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NIH Conference Begins in Louisville Wednesday

Hundreds of entrepreneurs, researchers and small business owners from across the country will be in Louisville starting tomorrow for a conference focusing on research into health and life sciences.

The National Institutes of Health provides more than $700 million for small businesses to do research and this conference at the downtown Marriott will feature workshops for start-up companies to learn the funding process and access those funds.

University of Louisville Executive Vice President for Research and Innovation Dr. Bill Pierce says the conference will give the university an opportunity to showcase its facilities.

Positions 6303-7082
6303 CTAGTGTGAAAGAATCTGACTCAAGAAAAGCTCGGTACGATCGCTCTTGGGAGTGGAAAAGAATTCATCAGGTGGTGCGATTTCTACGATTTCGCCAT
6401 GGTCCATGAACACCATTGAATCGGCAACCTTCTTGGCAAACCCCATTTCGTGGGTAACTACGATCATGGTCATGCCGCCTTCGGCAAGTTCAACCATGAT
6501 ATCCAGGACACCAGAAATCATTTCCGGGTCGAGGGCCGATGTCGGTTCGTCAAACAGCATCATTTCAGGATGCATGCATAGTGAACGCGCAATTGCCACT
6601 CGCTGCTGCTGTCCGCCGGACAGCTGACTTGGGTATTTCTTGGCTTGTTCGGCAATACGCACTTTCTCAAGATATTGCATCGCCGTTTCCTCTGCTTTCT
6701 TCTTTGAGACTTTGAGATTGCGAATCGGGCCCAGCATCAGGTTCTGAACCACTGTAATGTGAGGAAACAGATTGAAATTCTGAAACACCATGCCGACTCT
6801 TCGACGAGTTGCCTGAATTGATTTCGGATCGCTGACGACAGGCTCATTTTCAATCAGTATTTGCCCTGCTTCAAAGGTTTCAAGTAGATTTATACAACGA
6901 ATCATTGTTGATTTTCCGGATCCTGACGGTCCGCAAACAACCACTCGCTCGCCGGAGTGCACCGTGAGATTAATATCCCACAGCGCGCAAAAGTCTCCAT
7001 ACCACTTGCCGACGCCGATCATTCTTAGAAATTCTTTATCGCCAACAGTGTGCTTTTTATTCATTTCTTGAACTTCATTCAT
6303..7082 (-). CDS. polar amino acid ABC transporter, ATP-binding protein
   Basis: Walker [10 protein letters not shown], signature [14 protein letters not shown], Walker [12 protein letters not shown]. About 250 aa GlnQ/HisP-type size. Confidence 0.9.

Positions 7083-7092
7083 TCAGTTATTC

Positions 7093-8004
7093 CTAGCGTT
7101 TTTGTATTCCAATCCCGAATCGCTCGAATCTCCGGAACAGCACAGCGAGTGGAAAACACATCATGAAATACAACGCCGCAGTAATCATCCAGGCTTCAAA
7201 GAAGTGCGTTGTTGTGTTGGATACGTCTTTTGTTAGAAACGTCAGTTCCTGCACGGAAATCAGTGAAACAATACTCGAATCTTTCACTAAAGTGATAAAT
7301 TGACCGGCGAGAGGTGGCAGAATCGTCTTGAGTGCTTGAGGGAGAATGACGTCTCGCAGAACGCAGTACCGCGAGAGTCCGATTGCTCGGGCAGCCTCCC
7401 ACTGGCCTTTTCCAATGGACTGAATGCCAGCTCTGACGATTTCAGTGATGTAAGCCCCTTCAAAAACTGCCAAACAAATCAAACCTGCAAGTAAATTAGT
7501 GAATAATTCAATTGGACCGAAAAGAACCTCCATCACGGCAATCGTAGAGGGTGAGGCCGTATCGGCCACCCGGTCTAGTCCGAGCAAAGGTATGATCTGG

“We are offering tours of some of our laboratories. We’ll have them go to see the Nucleus Research Park, which is coming up out of the ground at the old Haymarket. And we’re telling them this is a great place to be,” he said.

Conference speakers include U of L President James Ramsey, Gov. Steve Beshear and officials from the National Institutes of Health.

The annual NIH Small Business Innovation Research/Small Business Technology Transfer conference runs through Friday.

(Information for this story came from the Associated Press)

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NIH Renews Grant For U of L Research

A University of Louisville scientist has been awarded a $2.6 million federal grant to continue his research into treatment of lung injuries caused by exposure chlorine gas.